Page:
Danny Diliberto

A Love Activist who restores dignity

On the day that Danny Diliberto gave away his first cup of soup, he finally understood the life path he had to take. “We’re living in a crazy world,” he says. “One that needs our love. If we don’t operate from a place of love, then there’s no point in pursuing change.”

One cup of soup became a hundred cups of soup. A hundred cups became a thousand. And during the Coronavirus pandemic, Danny’s Ladles of Love organisation became one of the key role-players in helping to source and distribute meals to millions of homeless and vulnerable communities in South Africa. This is the power of love.

Growing up in a Mediterranean household where food was an expression of love, Danny Diliberto believes that a wholesome meal provides more than just satiety. It restores human dignity.

As a child, Danny recalls sharing the contents of his generous lunch box with fellow learners. Today he distributes hundreds of tons of fresh produce and essential groceries to thousands of impoverished families every month.

How did he find his way here?


After completing his schooling in Johannesburg at 17 years old, Danny set out to find employment.
“I decided to look for opportunities in the restaurant trade, and I was given a job as a barman,” he recalls. “I never really planned it, it all just happened. I started out in the industry and stayed! The bug bit.”

He worked his way up through the ranks, developing a reputation as a respected restauranteur. Danny eventually left Johannesburg in 2006 to travel around the world but returned to South Africa and settled in Cape Town in 2008.

It was while he was managing a popular restaurant called Doppio Zero that Danny’s life changed forever. He attended a wellness workshop on breathing and meditation by an organisation called The Art of Living where he was introduced to the concept of Seva.
“It’s about giving of yourself wanting nothing in return,” explains Danny. “It really resonated with me. I feel like it was one of those ‘godly conversations’ that just speak to your entire being. This profound message spoke through my teacher, and everything just seemed to roll into place.”
One of the assignments of the workshop was to serve a cup of tea to someone in need.
“As the manager of a restaurant, I suggested that we make soup instead,” recalls Danny. “While we were handing out the cups of soup, I met a homeless man who was under the influence. As I handed him the soup, he came back to himself. He became grounded and polite and when I walked away, he returned to the head space he was in. This was an immensely powerful moment for me when I realised that if an interaction and a bowl of fresh nutritious soup could restore a person’s dignity even for a moment then this is what I had to do.”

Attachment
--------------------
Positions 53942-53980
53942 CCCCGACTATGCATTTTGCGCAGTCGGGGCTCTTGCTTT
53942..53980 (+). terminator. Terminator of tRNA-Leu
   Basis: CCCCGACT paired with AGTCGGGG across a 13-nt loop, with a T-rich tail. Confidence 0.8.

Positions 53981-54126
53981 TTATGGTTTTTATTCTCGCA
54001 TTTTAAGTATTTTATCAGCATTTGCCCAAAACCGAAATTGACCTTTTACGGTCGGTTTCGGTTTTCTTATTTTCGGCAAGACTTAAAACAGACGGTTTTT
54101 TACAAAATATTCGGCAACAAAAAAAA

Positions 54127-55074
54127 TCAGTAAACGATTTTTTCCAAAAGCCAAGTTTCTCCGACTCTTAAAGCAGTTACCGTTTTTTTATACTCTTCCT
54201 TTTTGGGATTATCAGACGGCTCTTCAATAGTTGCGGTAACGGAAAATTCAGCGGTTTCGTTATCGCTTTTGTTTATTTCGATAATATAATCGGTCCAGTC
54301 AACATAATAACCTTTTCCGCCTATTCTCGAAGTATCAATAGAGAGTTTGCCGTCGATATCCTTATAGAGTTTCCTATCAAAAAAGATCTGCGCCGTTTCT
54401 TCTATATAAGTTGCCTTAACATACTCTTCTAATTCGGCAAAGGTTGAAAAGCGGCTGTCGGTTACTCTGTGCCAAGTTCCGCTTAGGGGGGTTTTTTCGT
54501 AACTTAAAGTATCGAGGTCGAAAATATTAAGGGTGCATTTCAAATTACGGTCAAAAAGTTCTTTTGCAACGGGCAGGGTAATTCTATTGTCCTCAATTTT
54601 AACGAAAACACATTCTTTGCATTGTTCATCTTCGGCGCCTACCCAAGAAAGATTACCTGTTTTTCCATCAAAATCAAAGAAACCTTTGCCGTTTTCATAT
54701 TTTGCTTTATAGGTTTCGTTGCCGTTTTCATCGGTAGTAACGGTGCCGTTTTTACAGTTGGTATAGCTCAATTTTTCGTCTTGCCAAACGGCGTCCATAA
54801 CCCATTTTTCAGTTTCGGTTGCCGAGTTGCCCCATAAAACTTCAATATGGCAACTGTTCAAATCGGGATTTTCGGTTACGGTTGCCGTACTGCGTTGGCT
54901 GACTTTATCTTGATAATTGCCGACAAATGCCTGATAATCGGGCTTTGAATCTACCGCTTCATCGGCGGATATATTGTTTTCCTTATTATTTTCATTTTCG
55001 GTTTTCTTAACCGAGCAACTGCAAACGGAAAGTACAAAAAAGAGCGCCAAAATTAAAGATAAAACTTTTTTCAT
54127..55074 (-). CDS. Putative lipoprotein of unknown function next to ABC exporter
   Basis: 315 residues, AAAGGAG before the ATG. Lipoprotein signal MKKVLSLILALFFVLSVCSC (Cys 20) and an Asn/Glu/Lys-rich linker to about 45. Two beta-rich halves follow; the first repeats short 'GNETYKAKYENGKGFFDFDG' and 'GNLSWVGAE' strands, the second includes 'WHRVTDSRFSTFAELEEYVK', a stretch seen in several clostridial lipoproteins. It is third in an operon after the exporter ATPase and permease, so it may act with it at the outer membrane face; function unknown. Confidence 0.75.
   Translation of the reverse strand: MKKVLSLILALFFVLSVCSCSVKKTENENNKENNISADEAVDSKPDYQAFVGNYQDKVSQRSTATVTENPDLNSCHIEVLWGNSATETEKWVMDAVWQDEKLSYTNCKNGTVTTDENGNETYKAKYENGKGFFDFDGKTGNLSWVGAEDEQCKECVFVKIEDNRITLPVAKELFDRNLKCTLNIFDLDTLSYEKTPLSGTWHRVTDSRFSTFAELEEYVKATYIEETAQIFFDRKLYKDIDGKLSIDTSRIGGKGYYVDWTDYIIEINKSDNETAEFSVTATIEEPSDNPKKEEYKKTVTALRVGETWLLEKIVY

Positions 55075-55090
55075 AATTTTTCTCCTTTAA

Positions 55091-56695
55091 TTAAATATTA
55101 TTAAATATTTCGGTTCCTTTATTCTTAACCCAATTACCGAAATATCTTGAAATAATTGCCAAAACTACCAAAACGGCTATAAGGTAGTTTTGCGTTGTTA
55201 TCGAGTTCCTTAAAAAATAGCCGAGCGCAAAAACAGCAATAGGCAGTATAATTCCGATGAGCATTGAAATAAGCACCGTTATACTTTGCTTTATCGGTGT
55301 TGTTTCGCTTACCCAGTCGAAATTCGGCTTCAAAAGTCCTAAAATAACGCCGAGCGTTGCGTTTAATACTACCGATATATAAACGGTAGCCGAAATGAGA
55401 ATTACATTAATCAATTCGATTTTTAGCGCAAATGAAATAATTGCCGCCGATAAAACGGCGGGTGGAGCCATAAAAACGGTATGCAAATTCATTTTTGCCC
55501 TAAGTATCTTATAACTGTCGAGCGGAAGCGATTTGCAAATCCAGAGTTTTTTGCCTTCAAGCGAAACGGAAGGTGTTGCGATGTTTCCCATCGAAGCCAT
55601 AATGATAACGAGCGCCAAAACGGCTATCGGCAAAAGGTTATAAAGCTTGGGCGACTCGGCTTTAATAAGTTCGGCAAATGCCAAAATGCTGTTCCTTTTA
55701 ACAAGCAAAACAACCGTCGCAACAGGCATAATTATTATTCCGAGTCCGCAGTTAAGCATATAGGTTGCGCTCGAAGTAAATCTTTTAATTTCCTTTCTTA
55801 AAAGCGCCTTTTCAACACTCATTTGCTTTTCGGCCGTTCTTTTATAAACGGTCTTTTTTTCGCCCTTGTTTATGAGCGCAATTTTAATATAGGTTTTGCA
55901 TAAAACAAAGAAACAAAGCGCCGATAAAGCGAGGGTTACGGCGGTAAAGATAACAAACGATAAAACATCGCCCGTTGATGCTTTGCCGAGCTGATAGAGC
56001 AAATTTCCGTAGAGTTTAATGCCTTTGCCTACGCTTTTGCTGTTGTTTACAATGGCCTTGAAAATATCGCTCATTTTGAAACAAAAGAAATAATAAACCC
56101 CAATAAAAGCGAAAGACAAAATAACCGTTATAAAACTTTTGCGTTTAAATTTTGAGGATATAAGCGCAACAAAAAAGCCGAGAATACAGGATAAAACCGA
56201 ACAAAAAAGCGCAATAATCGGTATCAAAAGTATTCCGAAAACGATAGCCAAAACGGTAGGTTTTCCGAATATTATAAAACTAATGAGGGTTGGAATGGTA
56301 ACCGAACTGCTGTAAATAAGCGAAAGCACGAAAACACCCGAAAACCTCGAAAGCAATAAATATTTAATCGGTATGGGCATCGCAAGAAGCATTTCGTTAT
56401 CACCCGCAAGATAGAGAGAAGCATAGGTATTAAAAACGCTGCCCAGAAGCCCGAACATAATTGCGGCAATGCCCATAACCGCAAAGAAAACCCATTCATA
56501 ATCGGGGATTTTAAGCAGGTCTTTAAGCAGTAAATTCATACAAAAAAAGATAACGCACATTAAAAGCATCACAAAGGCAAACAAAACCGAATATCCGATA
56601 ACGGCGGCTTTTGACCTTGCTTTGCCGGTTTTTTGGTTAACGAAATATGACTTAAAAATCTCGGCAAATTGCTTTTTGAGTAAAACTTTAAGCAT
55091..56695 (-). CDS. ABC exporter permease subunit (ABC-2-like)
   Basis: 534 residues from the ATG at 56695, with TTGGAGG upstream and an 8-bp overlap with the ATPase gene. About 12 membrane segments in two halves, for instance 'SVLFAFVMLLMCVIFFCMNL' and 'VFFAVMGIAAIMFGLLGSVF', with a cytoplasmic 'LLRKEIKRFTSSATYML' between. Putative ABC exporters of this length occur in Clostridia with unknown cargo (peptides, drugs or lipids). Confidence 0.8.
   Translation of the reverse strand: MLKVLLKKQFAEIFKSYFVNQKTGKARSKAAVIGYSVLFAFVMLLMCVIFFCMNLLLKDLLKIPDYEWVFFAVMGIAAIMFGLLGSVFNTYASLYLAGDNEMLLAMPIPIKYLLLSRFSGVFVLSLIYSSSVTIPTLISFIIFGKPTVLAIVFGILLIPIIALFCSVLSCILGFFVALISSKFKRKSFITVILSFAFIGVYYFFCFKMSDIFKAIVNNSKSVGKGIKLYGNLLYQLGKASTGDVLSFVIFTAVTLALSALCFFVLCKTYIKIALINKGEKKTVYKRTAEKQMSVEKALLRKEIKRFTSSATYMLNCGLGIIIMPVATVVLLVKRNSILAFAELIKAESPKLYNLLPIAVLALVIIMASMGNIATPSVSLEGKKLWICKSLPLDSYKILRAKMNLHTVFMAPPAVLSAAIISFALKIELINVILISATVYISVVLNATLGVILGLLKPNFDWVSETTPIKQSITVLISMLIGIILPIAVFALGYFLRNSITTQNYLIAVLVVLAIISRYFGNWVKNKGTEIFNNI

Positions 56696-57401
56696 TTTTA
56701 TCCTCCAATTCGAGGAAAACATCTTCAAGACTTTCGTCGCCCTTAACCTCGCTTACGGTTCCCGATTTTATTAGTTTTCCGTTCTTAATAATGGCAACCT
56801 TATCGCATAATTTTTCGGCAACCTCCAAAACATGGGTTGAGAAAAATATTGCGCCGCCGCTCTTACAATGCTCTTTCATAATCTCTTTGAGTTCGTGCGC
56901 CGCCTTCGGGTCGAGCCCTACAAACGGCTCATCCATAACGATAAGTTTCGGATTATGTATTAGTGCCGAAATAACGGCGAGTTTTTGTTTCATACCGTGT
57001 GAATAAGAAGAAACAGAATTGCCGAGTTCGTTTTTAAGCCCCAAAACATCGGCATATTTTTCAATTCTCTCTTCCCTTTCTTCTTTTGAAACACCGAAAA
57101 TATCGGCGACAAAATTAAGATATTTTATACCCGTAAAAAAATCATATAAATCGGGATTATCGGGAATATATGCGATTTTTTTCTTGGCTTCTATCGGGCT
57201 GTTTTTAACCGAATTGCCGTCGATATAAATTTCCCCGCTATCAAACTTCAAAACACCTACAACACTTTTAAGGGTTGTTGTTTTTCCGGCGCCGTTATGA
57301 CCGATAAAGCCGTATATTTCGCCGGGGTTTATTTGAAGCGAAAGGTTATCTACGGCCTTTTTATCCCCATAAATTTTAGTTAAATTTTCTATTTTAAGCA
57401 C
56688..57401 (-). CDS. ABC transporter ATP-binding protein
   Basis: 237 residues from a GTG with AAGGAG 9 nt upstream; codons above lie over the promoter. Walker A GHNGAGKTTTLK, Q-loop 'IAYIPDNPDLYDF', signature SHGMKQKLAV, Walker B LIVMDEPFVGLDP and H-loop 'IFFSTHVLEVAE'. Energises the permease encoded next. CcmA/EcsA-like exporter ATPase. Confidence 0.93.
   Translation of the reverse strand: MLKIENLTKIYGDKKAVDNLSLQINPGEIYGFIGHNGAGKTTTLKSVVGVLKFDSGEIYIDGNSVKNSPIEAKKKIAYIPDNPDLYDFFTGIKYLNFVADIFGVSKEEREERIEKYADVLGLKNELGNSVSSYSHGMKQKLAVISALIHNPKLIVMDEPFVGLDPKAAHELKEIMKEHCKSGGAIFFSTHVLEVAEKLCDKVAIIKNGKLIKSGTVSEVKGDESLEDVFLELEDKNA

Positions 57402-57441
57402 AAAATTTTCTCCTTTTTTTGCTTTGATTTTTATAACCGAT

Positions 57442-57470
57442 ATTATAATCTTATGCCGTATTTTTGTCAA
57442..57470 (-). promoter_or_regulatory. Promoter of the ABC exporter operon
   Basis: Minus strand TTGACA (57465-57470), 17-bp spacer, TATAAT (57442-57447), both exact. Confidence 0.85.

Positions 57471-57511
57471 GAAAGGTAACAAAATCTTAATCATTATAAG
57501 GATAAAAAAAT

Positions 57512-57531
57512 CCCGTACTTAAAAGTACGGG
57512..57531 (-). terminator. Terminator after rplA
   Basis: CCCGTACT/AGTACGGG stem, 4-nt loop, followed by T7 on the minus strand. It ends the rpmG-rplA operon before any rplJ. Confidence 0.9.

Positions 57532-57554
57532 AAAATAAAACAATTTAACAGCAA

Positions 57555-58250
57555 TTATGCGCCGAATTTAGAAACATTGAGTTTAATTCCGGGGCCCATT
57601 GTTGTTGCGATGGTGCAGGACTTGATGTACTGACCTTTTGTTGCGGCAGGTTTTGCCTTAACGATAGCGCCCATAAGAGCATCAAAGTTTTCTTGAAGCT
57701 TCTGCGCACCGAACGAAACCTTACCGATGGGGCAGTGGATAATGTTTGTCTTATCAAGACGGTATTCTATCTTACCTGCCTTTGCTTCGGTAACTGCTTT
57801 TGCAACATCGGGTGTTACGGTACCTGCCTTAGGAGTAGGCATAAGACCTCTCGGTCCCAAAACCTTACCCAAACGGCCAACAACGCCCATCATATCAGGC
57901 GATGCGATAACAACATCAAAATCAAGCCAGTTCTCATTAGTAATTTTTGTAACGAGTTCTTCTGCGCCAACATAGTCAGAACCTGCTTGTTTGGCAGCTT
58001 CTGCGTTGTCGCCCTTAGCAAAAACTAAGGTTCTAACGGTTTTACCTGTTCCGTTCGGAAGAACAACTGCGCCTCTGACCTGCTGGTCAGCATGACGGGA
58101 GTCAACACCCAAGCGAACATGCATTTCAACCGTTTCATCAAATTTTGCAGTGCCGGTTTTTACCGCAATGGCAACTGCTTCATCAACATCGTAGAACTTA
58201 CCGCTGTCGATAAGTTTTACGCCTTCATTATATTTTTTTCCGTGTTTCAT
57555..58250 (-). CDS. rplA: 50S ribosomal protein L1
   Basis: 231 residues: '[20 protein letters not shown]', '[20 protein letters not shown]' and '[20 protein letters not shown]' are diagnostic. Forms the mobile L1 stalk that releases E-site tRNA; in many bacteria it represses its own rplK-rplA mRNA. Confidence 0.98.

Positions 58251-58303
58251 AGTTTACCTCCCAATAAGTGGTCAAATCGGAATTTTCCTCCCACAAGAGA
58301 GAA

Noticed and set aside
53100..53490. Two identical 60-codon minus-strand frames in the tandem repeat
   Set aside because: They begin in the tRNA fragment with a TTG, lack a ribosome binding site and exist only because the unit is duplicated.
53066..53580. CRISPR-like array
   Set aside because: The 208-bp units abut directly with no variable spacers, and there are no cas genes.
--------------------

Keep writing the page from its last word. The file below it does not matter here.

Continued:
The beginning of Ladles of Love


“On that day, I knew my life would be different. It was such a deep knowing, and a sense of the future. I knew we were going to start a soup kitchen.
And I knew that from one pot of soup, it was going to become a full-time operation. It all just clicked for me. I had a restaurant with a big kitchen and staff and lots of homeless people in the city. This was the most logical route to follow, and so we served our first soup kitchen in July 2014,” says Danny.

While many people would feel intimidated by the responsibility that lay ahead, Danny embraced it with passion and dedication, and he called it Ladles of Love.
“It didn’t feel overwhelming. I just knew I had to do it. I just started with one soup kitchen and grew the organisation one soup kitchen at a time. As it grew, I grew with it.”
Danny realised that people naturally want to help, but don’t know how to. So, he built Ladles of Love into an organisation structured around volunteers.
“I made volunteering ‘easy’ by offering a lot of options for people to help out,” says Danny.

Today, South Africans and international supporters can donate financially, volunteer their time, donate groceries, contribute towards the sandwich drive, or raise funds for Ladles of Love and their various projects.


Great need, great abundance

When the Coronavirus pandemic hit the world in 2020, Ladles of Love was already a thriving organisation, serving around 15,000 meals every month.
But the day that South Africa’s President Cyril Ramaphosa announced Level 5 Hard Lockdown, Danny realised that the organisation would have to ramp up its activities like never before.
“I just knew that we would play a critical role in providing lifesaving meals to millions,” says Danny.
He didn’t have a plan, or the finances, or the facilities.
“I will never forget that moment. It was extremely powerful and peaceful at the same time. I just knew I had to get tons of food, and it was urgent! And now look at us – we’ve done it!” He recalled what his teacher had shared at the wellness workshop. “When you perform Seva, two things happen. One: you will always be provided for. Two: as you take on more, your shoulders will grow with the responsibility.”